“Ken’s a learned man, a quiet achiever, and now he’s been given the loudest voice,” says Innes.

“He’s had a passion for his people, and it was courageous of him to go into politics. The election before this one, he had a whole dossier of hate mail from voters saying if they’d known he was Aboriginal they wouldn’t have voted for him.”

Today’s Reconciliation breakfast in Perth will include business figures such as BHP’s iron ore head Edgar Basto and Rio Tinto senior executives, community leaders in football codes and senior Aboriginal leaders such as Nolan Hunter, chairman of the National Native Title Tribunal.

Many in the 1300-strong crowd have lent public support to the Uluru Statement from the Heart, which calls for a referendum on constitutional reform and an indigenous voice to parliament. Wyatt himself supported the statement two years ago before his own party — including Scott Morrison — rejected it. It now has tentative support under the Prime Minister, dependent on the outcome of a ­future inquiry.

Not a single person in the room will have missed the symbolism that, despite such setbacks, Australia has just witnessed two Aboriginal men from WA poised to occupy the indigenous affairs portfolio, one a southwest ­Nyoongar and the other a Yawuru man from the Kimberley.

It was Wyatt, wearing his traditional Nyoongar kangaroo cloak, who made history as he was sworn in by Governor-General Sir Peter Cosgrove on Wednesday. So, the audience might ask, why not dream that an embrace of the Uluru Statement, the hope for a constitutional voice for Aboriginal and Torres Strait Islander people, might be closer?

Wyatt tells The Australian the wellspring of emotion he felt at the swearing-in ceremony was “10 out of 10”.

It has been an intensely ­emotional week, in fact, starting when Morrison rang him at home last Sunday on National Sorry Day.

“It was after 10am and I was hanging out the washing,” says Wyatt. “Anna (Wyatt’s historian wife) and I had been talking about the 1967 referendum and reconciliation week.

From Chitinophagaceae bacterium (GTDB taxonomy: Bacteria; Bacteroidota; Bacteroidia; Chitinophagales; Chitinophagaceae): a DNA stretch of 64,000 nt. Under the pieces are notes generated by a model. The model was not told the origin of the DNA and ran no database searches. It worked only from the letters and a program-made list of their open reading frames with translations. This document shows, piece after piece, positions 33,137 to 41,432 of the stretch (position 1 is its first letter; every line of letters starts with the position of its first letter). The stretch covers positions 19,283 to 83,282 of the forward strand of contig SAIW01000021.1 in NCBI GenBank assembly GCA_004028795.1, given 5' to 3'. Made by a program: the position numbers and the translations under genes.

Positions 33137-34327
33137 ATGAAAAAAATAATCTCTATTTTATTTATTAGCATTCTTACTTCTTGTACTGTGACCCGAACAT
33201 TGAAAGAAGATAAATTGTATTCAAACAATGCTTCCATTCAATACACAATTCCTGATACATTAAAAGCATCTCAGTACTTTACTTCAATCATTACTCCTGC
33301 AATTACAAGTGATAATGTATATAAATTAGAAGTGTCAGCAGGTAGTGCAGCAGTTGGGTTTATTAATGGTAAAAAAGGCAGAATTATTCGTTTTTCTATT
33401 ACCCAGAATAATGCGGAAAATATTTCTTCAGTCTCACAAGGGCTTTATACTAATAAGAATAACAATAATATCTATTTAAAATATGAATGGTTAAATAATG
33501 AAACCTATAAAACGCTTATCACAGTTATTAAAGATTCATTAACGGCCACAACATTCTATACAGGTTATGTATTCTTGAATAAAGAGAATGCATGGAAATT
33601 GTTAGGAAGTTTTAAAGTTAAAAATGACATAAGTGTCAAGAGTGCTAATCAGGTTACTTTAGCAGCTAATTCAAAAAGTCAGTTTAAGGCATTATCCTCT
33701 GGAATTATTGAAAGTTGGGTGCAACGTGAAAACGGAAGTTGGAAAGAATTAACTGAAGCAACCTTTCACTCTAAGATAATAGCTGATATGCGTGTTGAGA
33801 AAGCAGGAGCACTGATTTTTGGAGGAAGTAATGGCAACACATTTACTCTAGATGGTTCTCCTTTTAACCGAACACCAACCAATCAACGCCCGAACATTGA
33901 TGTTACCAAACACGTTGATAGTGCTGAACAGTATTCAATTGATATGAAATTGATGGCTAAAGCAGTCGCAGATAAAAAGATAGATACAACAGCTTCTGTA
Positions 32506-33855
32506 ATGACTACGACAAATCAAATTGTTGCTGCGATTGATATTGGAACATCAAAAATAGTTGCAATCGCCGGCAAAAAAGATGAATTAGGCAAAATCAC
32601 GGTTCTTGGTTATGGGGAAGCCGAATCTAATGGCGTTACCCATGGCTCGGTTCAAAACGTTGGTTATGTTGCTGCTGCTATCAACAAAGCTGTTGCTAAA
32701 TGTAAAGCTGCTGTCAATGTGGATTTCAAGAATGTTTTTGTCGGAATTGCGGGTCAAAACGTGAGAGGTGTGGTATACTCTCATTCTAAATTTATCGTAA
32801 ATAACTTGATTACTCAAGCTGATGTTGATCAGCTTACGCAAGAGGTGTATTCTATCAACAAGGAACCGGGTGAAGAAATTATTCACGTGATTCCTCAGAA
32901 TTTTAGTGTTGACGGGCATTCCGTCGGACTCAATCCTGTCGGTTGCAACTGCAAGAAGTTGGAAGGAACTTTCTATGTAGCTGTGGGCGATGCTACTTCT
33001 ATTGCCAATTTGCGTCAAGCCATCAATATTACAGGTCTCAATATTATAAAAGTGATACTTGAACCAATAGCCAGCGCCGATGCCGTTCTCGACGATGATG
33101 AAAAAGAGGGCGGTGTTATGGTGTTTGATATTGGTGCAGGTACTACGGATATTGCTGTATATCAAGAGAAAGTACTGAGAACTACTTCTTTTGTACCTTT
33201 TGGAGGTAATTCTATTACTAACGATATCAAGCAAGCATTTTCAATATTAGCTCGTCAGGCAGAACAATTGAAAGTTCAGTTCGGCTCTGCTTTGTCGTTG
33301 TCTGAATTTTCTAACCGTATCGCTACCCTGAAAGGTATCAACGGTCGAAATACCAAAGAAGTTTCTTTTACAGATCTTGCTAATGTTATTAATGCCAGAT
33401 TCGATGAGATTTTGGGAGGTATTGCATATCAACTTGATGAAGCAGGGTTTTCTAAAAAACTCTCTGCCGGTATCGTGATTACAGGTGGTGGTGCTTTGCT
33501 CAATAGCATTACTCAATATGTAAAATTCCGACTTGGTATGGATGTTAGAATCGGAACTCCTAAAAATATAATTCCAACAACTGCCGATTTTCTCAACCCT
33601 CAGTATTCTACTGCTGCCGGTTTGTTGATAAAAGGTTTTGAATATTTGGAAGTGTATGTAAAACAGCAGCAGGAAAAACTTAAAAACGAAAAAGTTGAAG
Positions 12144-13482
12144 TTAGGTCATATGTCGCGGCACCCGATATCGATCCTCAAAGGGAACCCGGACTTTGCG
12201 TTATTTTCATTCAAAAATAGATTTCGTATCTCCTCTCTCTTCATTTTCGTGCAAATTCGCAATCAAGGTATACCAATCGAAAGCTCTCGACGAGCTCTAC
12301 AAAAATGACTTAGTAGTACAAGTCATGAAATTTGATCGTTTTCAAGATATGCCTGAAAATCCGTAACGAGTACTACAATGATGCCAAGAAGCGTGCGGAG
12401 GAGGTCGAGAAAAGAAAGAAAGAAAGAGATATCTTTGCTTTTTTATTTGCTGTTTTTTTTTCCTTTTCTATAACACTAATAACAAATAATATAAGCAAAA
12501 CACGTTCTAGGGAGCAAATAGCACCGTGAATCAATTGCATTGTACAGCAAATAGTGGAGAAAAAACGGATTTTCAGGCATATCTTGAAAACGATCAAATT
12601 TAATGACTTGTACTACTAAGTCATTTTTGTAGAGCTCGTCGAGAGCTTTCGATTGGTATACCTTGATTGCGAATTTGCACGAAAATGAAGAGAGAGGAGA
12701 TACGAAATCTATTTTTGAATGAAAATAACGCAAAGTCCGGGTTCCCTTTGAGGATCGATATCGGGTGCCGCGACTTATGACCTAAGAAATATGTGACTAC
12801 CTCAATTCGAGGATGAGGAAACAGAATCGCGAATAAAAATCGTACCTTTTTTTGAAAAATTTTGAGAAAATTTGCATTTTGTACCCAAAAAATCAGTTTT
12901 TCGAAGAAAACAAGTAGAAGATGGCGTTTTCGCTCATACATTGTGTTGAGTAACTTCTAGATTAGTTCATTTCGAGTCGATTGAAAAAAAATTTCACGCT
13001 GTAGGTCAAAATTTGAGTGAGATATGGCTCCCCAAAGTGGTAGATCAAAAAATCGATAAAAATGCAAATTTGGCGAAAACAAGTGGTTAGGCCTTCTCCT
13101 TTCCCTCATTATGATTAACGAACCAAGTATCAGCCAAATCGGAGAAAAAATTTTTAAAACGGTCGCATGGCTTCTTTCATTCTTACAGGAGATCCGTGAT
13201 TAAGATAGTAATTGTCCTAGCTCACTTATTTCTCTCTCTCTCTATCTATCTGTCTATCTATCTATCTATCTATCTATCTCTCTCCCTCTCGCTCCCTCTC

“The Prime Minister said: ‘I’d like to offer you the opportunity to become the minister for indigenous Australians.’ I just couldn’t respond to him. He said: ‘Given your silence, I’ll accept that as a yes.’ ”

Wyatt says his speech today will begin by explaining “how along the way in my life, reconciliation has happened even though there was then no process”.

He will describe how decent “whitefella” institutions in the town where he grew up — the Country Women’s Association ladies and the Rotary Club that offered a scholarship — and his schoolteacher Lyn ­Abernethy “began the journey of believing in me as an Aboriginal kid”.

Born in 1952, he was the eldest of 10 children to a railway ganger father of Yamatji-Irish background and a Nyoongar mother. In the wheatbelt town of Corrigin, where his parents had settled for the children’s education, young Ken’s academic promise was rewarded with an annual fountain pen from native welfare and the faith of Abernethy, who would bring spelling books to his house.

“She epitomises what reconciliation is; she taught me, she walked with me,” he says. “Years later, she came back to hand out how-to-vote cards at my first election.”

To the thousands of indigenous elders and leaders with whom Wyatt has already worked as indigenous health minister, to those who urge him to lead the way toward fulfilment of the Uluru Statement, Wyatt says to wait a little longer. “The government is committed to recognising Aboriginal and Torres Strait Islander people in the Constitution. There needs to be more work done on what model we take to a referendum, which is why we are funding a $7.3 million consultation process.”

Is a referendum for an indigenous constitutional voice likely within his first ministerial term?

Wyatt says: “I do not want to rush something that fails. Because if it fails, like the referendum on becoming a republic, it could take another 30 years to be resurrected again. We have to get this right.”

Meanwhile, Wyatt says he wants to sit down and read the parliamentary reports tabled by Dodson and Liberal MP Julian Leeser, co-chairmen of parliament’s constitutional recognition committee. “Then I’ll turn my mind to the pathways we will take as a nation. But I’ll do that in concert with the Prime Minister.”

He says Dodson’s idea for regional assemblies has merit: “You don’t want a national body that’s disconnected from communities.”

He has promised to establish Circle of Elders meetings “to air local issues, to hear about what is working and to receive regular input ­directly from elders, families and communities”.

Wyatt has already handed Morrison his blueprint for a commission of elected elders that would have a say over government policies, taskforces, probes and complaints, The Courier-Mail reported yesterday.

Wyatt sent his plan to the Prime Minister in February as a “potential way forward to address the issue of constitutional recognition”, the newspaper said.

Asked about the proposal last night, Wyatt told The Australian: “This is not government policy.”